First, here is a map of the Soviet Arctic, dug up by one of my colleagues, year unknown. This is one of the few maps I’ve seen that puts the USSR, or Russia for that matter, “upside-down,” at least according to conventional sensibilities of which way is north. The seemingly vast Arctic Ocean stretches out below the USSR in pale blue and is devoid of pesky sea ice in this map. In addition, with the Pacific on the country’s eastern (though oddly in this map, left) coast, there no longer seems to be a problem of sea access for the USSR – at least cartographically. Furthermore, thanks to the map’s beguiling curvature, it’s the North Pole rather than Moscow that captures the viewer’s attention.
Second, it’s interesting to look at Asian-made maps of the Arctic. This map published by the Chinese Arctic and Antarctic Administration and designed by Hao Xiaoguang is instantly disorienting. It portrays China’s view of the Northern Sea Route and Northwest Passage and was widely disseminated following the release of the Stockholm International Peace Research Institute’s 2010 report by Linda Jakobson, “China Prepares for an Ice-Free Arctic.” I’m not sure what type of projection the map uses, but it manages to incorporate the Arctic, Antarctic, and China all on one page. China, in vivid fuchsia, also manages to remain sort of near the center. This is a map in which north is definitely not always north. The main ports shown are Shanghai, Rotterdam, and New York. The red and yellow labels used for these cities bear testament to the increasing presence of Chinese ships in each of these harbors – a cartographic color revolution, if you will.
A map of the Arctic made by the South Korean daily newspaper JoongAng Daily is also notable for the features it brings to the fore. Three transport routes are shown: the Northern Sea Route (NSR), the Suez Canal route, and Trans-Siberian Railway. The NSR rather than the Northwest Passage is the Arctic shipping lane of interest for South Korea. It offers a significantly shorter route compared to the Suez Canal, which is included at the bottom of this map at the expense of depicting more of the western Arctic. The only bits of that area depicted are Northern Canada and Alaska, whose hydrocarbon resources are represented by oil derricks. Korea Gas Corporation (KOGAS) has made no secret of its interest in the gas resources in the Mackenzie Valley Delta, while the country’s icebreaker, Araon, has researched methane hydrates in the area. As such, the features represented in this map come as little surprise. Finally, the fact that the Trans-Siberian Railway route is depicted sheds light on South Korea’s longstanding hope to connect to the railway to achieve overland access to markets in Russia, Central Asia, and Europe. President Park Geun-hye’s Eurasian Initiative epitomizes these grand plans, still stymied by the problem of North Korea.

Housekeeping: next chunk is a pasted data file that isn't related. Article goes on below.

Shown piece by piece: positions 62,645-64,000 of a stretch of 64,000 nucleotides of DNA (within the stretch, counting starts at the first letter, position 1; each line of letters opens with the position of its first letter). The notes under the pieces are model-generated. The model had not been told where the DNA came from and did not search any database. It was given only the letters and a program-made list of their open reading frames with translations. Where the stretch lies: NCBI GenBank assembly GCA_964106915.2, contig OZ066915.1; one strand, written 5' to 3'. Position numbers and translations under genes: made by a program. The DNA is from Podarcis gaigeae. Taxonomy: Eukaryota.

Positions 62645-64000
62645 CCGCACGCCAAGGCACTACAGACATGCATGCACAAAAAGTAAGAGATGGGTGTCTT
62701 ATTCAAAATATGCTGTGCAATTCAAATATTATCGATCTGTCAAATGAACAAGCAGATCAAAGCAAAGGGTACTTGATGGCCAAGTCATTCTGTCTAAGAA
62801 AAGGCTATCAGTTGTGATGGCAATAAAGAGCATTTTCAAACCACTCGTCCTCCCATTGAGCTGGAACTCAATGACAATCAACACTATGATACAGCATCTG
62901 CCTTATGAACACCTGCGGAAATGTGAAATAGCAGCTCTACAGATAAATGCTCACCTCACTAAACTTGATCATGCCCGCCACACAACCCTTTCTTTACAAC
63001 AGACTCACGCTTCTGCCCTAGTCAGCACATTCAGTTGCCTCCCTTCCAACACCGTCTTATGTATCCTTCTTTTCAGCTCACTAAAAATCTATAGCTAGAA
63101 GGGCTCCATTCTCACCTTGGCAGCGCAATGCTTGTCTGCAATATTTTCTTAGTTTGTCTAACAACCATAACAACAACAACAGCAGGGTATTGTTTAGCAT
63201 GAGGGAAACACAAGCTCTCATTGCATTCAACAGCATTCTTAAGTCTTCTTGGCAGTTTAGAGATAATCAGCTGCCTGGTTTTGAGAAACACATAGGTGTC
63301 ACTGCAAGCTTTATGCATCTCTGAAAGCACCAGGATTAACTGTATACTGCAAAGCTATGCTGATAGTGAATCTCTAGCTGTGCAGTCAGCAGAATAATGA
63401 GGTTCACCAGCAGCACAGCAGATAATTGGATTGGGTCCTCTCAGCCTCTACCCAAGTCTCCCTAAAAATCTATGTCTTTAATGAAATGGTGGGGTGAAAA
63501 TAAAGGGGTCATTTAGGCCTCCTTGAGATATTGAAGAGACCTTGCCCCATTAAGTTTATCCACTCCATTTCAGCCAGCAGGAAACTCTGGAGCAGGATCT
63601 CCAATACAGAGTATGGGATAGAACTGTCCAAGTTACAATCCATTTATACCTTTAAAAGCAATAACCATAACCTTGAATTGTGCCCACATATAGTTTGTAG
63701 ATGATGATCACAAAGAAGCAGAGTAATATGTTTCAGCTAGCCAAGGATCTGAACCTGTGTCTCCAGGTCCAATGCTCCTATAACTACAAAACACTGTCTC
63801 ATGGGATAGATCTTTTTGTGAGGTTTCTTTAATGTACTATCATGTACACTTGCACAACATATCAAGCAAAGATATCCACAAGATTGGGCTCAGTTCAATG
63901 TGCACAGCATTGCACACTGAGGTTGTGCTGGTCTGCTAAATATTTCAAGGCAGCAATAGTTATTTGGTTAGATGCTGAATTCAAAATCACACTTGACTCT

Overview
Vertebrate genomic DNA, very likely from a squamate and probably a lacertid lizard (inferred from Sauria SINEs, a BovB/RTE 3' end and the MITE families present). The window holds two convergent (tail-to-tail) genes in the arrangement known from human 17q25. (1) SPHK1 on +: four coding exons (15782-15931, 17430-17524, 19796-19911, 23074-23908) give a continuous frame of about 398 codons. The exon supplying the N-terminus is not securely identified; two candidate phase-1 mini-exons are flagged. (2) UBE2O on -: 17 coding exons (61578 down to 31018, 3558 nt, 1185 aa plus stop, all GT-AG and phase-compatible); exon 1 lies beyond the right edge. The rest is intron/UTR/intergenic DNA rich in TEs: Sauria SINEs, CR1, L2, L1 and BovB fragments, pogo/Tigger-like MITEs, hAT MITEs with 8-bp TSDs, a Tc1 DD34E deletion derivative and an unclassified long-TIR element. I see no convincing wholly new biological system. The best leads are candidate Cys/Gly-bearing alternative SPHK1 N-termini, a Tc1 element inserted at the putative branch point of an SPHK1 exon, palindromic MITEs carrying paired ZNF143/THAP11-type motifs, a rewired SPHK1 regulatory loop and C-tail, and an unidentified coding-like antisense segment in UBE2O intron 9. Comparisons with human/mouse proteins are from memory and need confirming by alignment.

Third and last, it’s worth examining an infographic made by a non-state actor: Greenpeace, the environmental non-profit organization. In 2012, it launched its Save the Arctic campaign, for which it distributed an infographic, made by the design company Column Five. The infographic includes two maps that illustrate the journeys that year of the NGO’s ships, Esperanza and Arctic Sunrise. A simple white and teal color scheme gives the sleek graphic an icy, pure feel. Compare this to the neon party that is the Chinese map. Notice how all of the political boundaries are erased as the Arctic becomes a uniform, white landmass free of even any dots that might demarcate points of human settlement. The only living creatures in the map are cute, innocent-looking animals: narwhals, owls, whales, walruses, and foxes. The infographic is beautiful in its simplicity, but this simplicity comes at the expense of depicting the more complicated nature of life in the Arctic – life which includes four million humans.
No map is perfect, and no projection is either. Instead, all maps are quite simply ideological.
Correction: This post has been updated from an earlier version. The PGC does not have an $8 million budget.
This post first appeared on Cryopolitics, an Arctic News and Analysis blog.